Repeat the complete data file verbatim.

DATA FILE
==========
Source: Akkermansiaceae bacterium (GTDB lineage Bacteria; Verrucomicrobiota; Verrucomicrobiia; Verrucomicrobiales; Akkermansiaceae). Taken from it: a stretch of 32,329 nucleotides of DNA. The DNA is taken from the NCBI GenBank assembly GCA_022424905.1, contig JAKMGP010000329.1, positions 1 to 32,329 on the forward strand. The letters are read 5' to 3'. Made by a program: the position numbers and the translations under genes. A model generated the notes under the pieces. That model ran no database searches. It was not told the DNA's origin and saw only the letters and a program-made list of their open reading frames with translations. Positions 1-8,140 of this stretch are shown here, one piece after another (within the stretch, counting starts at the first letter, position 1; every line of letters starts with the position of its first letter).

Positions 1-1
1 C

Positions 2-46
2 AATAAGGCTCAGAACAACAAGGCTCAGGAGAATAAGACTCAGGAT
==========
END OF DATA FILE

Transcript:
Source: Akkermansiaceae bacterium (GTDB lineage Bacteria; Verrucomicrobiota; Verrucomicrobiia; Verrucomicrobiales; Akkermansiaceae). Taken from it: a stretch of 32,329 nucleotides of DNA. The DNA is taken from the NCBI GenBank assembly GCA_022424905.1, contig JAKMGP010000329.1, positions 1 to 32,329 on the forward strand. The letters are read 5' to 3'. Made by a program: the position numbers and the translations under genes. A model generated the notes under the pieces. That model ran no database searches. It was not told the DNA's origin and saw only the letters and a program-made list of their open reading frames with translations. Positions 1-8,140 of this stretch are shown here, one piece after another (within the stretch, counting starts at the first letter, position 1; every line of letters starts with the position of its first letter).

Positions 1-1
1 C

Positions 2-46
2 AATAAGGCTCAGAACAACAAGGCTCAGGAGAATAAGACTCAGGAT